This is the sort of outrageous crap that is wrong with our economy. Our economy will never get better as long as this sort of sleaze is allowed to continue.
This story was grabbed from the L.A. Times
Colleges' bank deals saddle students with big debit-card fees
May 30, 2012, 1:38 p.m.
As many as 900 colleges are pushing students into using payment cards that carry hefty costs, sometimes even to get to their financial aid money, according to a report released Wednesday by a public interest group.
Colleges and banks rake in millions from the fees, often through secretive deals and sometimes in apparent violation of federal law, according to the report, an early copy of which was obtained by the Associated Press.
More than 2 in 5 U.S. higher-education students — more than 9 million people — attend schools that have deals with financial companies, says the report, written by the U.S. Public Interest Research Group's Education Fund.
"For decades, student aid was distributed without fees," said Rich Williams, the report's lead author. "Now bank middlemen are making out like bandits using campus cards to siphon off millions of student aid dollars."
Financial companies such as Higher One shift the cost of handing out financial aid money from universities, which no longer have to print and mail checks, to fee-paying students, Williams said.
The fees add to the mountain of debt many students already take on to get a degree. U.S. student debt tops $1 trillion, according to the Consumer Financial Protection Bureau.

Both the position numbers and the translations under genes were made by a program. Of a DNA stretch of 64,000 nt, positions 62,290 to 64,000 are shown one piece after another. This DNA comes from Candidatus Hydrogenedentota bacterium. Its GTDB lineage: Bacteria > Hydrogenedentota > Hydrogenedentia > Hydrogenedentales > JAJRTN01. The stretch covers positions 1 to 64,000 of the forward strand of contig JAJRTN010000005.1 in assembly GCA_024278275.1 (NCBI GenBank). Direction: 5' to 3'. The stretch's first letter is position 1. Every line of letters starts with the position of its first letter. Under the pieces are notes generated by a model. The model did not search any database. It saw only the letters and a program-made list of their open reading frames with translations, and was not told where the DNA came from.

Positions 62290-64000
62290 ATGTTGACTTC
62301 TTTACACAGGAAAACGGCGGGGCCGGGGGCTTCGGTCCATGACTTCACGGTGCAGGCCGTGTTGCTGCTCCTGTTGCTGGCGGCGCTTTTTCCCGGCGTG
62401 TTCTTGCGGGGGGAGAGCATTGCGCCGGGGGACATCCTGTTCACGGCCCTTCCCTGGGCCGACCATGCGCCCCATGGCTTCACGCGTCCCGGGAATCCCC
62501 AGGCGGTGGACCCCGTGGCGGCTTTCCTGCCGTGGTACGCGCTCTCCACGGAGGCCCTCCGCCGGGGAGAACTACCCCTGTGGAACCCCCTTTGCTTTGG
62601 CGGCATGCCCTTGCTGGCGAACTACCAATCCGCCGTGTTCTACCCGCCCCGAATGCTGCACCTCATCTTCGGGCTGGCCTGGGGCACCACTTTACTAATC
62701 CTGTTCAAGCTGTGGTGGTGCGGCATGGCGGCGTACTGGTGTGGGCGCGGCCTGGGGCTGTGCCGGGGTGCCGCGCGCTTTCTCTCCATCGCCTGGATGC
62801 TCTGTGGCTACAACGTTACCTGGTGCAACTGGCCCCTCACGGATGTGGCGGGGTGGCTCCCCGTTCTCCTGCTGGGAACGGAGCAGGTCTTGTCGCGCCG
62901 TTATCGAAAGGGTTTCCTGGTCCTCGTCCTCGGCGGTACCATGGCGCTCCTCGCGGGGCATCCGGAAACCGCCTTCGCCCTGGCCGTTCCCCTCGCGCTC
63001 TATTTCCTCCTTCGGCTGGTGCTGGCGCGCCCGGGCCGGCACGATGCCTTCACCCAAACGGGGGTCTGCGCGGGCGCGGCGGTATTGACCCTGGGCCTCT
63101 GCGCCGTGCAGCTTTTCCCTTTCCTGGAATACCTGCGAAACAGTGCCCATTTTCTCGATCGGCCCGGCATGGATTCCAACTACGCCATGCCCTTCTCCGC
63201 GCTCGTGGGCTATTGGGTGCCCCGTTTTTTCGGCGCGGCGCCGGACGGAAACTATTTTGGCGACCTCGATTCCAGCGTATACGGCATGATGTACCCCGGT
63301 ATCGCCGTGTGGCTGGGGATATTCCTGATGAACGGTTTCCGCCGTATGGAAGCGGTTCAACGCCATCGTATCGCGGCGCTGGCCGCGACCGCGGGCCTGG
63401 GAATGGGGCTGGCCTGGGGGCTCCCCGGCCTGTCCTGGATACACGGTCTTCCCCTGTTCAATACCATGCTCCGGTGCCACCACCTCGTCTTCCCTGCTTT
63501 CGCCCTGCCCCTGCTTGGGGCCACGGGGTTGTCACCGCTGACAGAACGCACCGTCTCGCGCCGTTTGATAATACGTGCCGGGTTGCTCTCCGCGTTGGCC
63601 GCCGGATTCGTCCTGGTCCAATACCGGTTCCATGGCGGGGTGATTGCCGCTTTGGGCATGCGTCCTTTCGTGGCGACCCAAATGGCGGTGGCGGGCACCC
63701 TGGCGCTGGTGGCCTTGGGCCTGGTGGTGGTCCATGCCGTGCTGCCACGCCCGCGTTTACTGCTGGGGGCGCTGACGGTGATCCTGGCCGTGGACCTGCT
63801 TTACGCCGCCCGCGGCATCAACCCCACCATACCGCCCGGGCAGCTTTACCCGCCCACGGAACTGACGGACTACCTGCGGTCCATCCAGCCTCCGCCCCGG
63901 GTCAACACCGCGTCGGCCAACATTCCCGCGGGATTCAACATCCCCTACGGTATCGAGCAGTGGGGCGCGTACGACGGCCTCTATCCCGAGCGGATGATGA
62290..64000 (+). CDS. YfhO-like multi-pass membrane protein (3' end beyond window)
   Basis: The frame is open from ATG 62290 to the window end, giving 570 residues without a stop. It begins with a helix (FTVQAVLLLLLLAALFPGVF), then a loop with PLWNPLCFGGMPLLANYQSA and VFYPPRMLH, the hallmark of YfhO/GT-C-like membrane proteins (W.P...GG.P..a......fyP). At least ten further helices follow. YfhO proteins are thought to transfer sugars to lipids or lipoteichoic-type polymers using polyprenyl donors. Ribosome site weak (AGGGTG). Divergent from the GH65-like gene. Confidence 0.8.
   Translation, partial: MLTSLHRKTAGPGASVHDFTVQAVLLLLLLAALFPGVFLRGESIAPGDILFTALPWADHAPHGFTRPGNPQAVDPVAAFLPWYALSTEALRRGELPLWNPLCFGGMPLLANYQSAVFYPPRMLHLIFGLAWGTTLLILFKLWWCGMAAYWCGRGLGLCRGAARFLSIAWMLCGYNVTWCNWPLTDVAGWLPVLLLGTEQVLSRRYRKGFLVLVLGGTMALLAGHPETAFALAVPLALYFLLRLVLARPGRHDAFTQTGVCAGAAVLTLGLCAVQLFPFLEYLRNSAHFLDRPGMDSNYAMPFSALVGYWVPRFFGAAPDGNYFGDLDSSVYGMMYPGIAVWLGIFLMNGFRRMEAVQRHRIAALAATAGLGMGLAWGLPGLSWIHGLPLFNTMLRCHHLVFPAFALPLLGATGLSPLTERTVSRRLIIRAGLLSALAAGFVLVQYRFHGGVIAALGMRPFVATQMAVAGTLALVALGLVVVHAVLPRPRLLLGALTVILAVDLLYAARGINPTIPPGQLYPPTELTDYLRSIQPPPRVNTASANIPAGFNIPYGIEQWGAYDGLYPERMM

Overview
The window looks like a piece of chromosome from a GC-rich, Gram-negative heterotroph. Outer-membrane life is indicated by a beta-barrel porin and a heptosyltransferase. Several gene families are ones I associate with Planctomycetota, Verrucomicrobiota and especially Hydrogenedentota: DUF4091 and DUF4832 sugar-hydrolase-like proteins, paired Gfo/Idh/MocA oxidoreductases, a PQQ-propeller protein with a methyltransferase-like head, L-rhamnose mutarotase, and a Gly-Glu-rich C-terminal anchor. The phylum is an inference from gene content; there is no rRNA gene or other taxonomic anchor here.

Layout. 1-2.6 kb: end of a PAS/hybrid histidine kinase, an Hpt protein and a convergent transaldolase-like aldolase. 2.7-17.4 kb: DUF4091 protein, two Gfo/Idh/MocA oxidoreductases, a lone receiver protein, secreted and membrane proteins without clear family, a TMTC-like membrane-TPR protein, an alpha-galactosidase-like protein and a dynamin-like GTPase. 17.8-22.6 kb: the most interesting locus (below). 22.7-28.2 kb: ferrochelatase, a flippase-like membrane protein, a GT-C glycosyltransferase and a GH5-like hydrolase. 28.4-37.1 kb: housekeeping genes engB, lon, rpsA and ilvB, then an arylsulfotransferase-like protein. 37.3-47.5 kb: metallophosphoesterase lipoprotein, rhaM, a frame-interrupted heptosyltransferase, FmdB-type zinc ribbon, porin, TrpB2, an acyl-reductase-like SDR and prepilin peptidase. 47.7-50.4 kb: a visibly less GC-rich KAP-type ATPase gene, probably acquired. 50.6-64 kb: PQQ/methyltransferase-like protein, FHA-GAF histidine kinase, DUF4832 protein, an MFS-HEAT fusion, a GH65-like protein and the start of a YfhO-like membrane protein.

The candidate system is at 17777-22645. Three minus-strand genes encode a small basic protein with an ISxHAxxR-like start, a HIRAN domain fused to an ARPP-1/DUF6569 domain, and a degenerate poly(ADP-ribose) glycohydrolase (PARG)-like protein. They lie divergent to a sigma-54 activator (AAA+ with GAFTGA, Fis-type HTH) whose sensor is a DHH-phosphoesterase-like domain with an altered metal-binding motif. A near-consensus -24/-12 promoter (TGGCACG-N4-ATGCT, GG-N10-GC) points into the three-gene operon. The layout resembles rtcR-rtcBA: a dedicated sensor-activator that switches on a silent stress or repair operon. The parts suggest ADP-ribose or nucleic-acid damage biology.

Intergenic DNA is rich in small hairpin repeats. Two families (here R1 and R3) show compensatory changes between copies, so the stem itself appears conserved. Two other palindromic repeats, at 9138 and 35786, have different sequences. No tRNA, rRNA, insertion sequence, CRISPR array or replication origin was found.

Student loans have surpassed credit cards as the biggest source of unsecured debt in America, according to the bureau, which regulates credit cards and private student lenders.
It took Mario Parker-Milligan less than a semester to decide that he was paying too many fees to Higher One, the company hired by his college to pay out students' financial aid on debit cards.
Four years after he opted out, his classmates still face more than a dozen fees — for replacement cards, for using the cards as all-purpose debit cards, for using an ATM other than the two on-campus kiosks owned by Higher One.
"They sold it as a faster, cheaper way for the college to get students their money," said Parker-Milligan, 23, student body president at Lane Community College in Eugene, Ore. "It may be cheaper for the college, but it's not cheaper for the students."
Among the fees charged by Higher One, according to its website, is a $50 "lack of documentation fee" for students who fail to submit certain paperwork. The U.S. Education Department called the charging of such fees "unallowable" in guidance to financial aid officers issued last month.
Higher One founder and Chief Operations Officer Miles Lasater said the company takes compliance with the government's rules "very seriously" and officially swears that to the government each year.
"We are committed to providing good value accounts that are designed for college students," he said, and students must review the company's fee list when they sign up for an account. He cited a study commissioned by Higher One that declared Higher One "a low-cost provider for this market." The same study found that the median fees charged to the 2 million students with Higher One accounts totaled $49 annually.
Among the fees charged to students who open Higher One accounts: $50 if an account is overdrawn for more than 45 days, $10 per month if the student stops using his or her account for six months, $29 to $38 for overdrawing an account with a recurring bill payment, and 50 cents to use a PIN instead of a signature system at a retail store.
Higher One has agreements with 520 campuses that enroll more than 4.3 million students, or about one-fifth of the students enrolled in college nationwide, according to public filings and the Public Interest Research Group report. Wells Fargo Bank and US Bank combined have deals with schools that enroll 3.7 million, the report says.